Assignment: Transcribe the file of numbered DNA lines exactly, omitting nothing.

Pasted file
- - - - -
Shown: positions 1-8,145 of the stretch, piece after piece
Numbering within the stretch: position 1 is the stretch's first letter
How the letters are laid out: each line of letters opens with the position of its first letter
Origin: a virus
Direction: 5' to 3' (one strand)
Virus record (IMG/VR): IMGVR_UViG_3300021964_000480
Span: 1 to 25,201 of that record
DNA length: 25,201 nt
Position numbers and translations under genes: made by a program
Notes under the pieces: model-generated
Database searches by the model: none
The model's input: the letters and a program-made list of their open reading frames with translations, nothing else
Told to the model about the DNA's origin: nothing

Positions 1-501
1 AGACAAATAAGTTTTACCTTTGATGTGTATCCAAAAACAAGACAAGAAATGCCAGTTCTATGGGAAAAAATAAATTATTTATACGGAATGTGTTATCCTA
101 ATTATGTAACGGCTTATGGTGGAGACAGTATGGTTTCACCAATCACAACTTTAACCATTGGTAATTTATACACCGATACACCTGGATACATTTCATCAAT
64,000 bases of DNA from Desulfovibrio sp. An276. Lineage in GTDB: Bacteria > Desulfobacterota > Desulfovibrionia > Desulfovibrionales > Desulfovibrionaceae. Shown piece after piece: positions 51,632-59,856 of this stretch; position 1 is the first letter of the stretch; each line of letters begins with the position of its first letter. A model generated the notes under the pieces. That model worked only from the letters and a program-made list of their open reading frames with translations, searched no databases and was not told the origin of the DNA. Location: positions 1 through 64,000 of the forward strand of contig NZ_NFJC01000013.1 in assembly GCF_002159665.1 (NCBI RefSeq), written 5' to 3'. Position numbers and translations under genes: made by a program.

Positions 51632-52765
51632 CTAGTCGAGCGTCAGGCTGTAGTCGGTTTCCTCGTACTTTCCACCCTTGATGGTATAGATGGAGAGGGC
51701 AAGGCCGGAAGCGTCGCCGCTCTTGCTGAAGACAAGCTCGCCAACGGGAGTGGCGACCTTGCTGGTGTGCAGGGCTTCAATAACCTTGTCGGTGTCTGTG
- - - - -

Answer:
Shown: positions 1-8,145 of the stretch, piece after piece
Numbering within the stretch: position 1 is the stretch's first letter
How the letters are laid out: each line of letters opens with the position of its first letter
Origin: a virus
Direction: 5' to 3' (one strand)
Virus record (IMG/VR): IMGVR_UViG_3300021964_000480
Span: 1 to 25,201 of that record
DNA length: 25,201 nt
Position numbers and translations under genes: made by a program
Notes under the pieces: model-generated
Database searches by the model: none
The model's input: the letters and a program-made list of their open reading frames with translations, nothing else
Told to the model about the DNA's origin: nothing

Positions 1-501
1 AGACAAATAAGTTTTACCTTTGATGTGTATCCAAAAACAAGACAAGAAATGCCAGTTCTATGGGAAAAAATAAATTATTTATACGGAATGTGTTATCCTA
101 ATTATGTAACGGCTTATGGTGGAGACAGTATGGTTTCACCAATCACAACTTTAACCATTGGTAATTTATACACCGATACACCTGGATACATTTCATCAAT
64,000 bases of DNA from Desulfovibrio sp. An276. Lineage in GTDB: Bacteria > Desulfobacterota > Desulfovibrionia > Desulfovibrionales > Desulfovibrionaceae. Shown piece after piece: positions 51,632-59,856 of this stretch; position 1 is the first letter of the stretch; each line of letters begins with the position of its first letter. A model generated the notes under the pieces. That model worked only from the letters and a program-made list of their open reading frames with translations, searched no databases and was not told the origin of the DNA. Location: positions 1 through 64,000 of the forward strand of contig NZ_NFJC01000013.1 in assembly GCF_002159665.1 (NCBI RefSeq), written 5' to 3'. Position numbers and translations under genes: made by a program.

Positions 51632-52765
51632 CTAGTCGAGCGTCAGGCTGTAGTCGGTTTCCTCGTACTTTCCACCCTTGATGGTATAGATGGAGAGGGC
51701 AAGGCCGGAAGCGTCGCCGCTCTTGCTGAAGACAAGCTCGCCAACGGGAGTGGCGACCTTGCTGGTGTGCAGGGCTTCAATAACCTTGTCGGTGTCTGTG